Cobb school Superintendent Chris Ragsdale has announced the district plans a return to in-person classes on Aug. 3, the first scheduled day of school. Families will also have the option to attend school virtually.

So far, there are no plans to alter the school calendar, he said, addressing the Cobb school board on Thursday morning. But Ragsdale said plans are “subject to change,” based on health officials’ guidance.

“Currently, we will not be conducting a hybrid schedule,” he said, referring to staggered schedules where some students report to school buildings on designated days and others report on different days. “However, we will be offering a remote option for parents that are not comfortable seeing their kids back to a face-to-face instructional model.”

District officials say families who wish to attend school online will have to register for the virtual option and commit to at least a full semester.

Families will have to register for virtual school between July 2 and July 10, through the district’s ParentVUE Portal. Students new to Cobb will have to register as a student first, by visiting

The superintendent said teachers will either be responsible for online classes or in-person classes, but not both.

For families who choose to send their students back to school in person, Ragsdale said the district is asking for families’ help in ensuring their students aren’t coming to school sick or with a fever for any reason.

“We need to have people take this seriously, but at the same time we have to have school,” he said.

Ragsdale said measures to be implemented by the return to class include temperature checks, ramped up sanitation, potentially limited visitation in schools and installation of additional sneeze guards. Students and staff will be strongly encouraged to wear masks, but will not be required to do so, except in cases where health officials have required it — for example for food service staff. Social distancing will be enforced “whenever possible,” the district says.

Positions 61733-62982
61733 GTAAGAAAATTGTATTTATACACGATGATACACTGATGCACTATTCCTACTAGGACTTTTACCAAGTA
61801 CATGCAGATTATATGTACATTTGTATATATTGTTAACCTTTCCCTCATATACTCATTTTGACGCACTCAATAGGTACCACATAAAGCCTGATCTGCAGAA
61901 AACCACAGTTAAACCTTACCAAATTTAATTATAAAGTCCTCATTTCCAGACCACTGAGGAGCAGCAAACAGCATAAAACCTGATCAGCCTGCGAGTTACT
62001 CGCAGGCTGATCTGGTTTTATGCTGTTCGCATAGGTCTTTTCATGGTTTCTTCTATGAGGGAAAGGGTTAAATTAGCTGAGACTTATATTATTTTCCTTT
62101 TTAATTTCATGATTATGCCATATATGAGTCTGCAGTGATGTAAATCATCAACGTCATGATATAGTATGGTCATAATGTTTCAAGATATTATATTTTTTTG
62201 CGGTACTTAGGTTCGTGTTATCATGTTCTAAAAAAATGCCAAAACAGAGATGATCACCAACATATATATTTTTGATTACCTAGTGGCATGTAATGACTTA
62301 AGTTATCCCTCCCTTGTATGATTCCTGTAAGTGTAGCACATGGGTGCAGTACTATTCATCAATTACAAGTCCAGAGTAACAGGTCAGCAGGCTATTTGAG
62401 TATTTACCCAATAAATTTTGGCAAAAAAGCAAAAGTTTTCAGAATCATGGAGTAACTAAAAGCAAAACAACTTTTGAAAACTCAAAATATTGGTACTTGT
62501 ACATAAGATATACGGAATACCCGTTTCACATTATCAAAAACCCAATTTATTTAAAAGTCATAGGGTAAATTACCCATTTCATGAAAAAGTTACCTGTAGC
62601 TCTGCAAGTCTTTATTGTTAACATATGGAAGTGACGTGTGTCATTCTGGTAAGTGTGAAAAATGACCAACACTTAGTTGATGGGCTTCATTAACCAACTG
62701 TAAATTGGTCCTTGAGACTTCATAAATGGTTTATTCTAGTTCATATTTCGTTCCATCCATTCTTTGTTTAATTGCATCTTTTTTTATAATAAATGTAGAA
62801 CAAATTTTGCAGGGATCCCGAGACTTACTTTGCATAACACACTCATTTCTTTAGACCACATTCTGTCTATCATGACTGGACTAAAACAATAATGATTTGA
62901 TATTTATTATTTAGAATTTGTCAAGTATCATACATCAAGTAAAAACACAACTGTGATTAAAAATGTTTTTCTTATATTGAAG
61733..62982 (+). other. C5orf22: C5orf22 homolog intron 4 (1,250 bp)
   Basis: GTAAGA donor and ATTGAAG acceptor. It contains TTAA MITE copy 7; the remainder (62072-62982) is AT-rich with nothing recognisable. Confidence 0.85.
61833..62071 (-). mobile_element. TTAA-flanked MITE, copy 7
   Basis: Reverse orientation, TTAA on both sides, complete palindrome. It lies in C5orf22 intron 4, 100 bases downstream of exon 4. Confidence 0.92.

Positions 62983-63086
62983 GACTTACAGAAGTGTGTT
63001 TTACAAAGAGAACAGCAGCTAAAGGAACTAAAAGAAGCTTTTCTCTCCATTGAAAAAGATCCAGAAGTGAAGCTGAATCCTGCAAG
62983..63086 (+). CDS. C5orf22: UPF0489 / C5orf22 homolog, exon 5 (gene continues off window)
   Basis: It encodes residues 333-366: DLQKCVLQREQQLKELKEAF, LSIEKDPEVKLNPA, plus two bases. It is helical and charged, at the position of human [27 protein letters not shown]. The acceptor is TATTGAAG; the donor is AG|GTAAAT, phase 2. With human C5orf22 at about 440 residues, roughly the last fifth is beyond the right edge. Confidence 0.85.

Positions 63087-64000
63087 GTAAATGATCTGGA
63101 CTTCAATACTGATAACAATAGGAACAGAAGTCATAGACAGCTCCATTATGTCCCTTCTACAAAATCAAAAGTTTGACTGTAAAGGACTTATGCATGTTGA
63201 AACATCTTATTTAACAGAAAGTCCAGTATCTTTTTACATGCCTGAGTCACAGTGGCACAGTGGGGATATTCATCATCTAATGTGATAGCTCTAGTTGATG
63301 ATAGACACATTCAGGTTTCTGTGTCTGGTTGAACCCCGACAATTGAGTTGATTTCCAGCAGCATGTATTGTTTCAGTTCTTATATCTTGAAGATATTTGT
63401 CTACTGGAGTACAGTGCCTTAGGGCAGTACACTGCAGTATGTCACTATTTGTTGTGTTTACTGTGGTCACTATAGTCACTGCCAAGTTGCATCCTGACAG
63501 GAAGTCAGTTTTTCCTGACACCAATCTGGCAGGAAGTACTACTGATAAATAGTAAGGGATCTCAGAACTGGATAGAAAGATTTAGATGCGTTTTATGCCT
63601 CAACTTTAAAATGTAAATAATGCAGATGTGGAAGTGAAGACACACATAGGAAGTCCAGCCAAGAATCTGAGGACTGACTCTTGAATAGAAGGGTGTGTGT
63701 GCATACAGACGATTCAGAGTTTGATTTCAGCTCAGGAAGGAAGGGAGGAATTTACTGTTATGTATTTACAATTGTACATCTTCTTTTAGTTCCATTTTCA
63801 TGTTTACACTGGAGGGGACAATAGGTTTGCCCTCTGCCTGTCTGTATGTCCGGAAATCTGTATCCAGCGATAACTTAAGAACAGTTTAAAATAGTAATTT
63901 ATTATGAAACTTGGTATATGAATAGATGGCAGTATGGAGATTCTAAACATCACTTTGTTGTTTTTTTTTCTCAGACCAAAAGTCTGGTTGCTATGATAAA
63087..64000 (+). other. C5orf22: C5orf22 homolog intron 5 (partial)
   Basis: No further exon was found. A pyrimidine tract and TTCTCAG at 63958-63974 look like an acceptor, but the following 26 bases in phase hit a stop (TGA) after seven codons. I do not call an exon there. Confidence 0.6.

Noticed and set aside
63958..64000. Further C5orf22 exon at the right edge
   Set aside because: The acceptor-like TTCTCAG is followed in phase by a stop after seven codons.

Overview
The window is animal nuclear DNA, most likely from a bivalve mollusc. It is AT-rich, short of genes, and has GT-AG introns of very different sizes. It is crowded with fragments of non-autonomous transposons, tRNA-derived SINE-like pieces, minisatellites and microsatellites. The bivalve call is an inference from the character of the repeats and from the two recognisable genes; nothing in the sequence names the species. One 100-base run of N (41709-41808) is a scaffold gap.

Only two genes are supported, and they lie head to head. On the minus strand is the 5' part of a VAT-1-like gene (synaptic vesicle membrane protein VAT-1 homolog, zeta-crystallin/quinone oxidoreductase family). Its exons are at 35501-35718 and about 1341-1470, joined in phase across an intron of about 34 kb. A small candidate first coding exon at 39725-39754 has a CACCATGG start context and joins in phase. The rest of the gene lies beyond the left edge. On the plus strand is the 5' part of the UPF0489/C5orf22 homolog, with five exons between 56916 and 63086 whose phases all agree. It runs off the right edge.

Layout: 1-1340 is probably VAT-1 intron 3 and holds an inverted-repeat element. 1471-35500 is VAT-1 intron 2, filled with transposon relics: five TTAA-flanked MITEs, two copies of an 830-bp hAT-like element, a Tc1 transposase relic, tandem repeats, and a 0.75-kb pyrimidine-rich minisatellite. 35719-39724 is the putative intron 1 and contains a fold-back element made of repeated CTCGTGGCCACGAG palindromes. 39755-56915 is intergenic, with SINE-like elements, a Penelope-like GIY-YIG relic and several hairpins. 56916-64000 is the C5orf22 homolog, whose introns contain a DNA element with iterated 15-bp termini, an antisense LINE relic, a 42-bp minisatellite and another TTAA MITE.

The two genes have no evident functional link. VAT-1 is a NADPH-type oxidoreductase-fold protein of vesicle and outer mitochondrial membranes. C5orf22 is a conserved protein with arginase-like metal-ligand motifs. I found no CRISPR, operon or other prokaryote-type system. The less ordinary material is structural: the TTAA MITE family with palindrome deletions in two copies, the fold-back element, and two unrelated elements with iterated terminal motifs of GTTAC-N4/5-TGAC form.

When COVID-19 forced school building closures beginning March 16, Cobb schools shortly after announced a suspension of attendance incentives for students. Ragsdale said those suspensions will continue for students and staff in the new school year.

Ragsdale also noted that substitute teachers would be “vitally important” in a school year where staff and students alike may miss more school than normal. The superintendent said the district always struggles to staff enough substitute teachers, and the upcoming school year will be no different.

But to school board member Charisse Davis’ suggestion that the district may consider paying substitutes more to attract them, Ragsdale predicted it was unlikely and pointed to the impending statewide budget cuts and last year’s raises for all staff, which included subs.

Davis also expressed concern for bus drivers upon return to school, many of whom she said are retirees or generally older residents who may be at higher risk for complication of COVID-19.

Ragsdale said additional measures will be implemented to protect them.

He said many of the specifics for how the school will carry out its new processes and procedures are still being developed.

“We will continue to be in regular discussion with state and public health officials as their guidance is updated. We look forward to your input and appreciate your support as we support learning for every student in Cobb County during these unpredictable times,” a news release from Cobb schools said.

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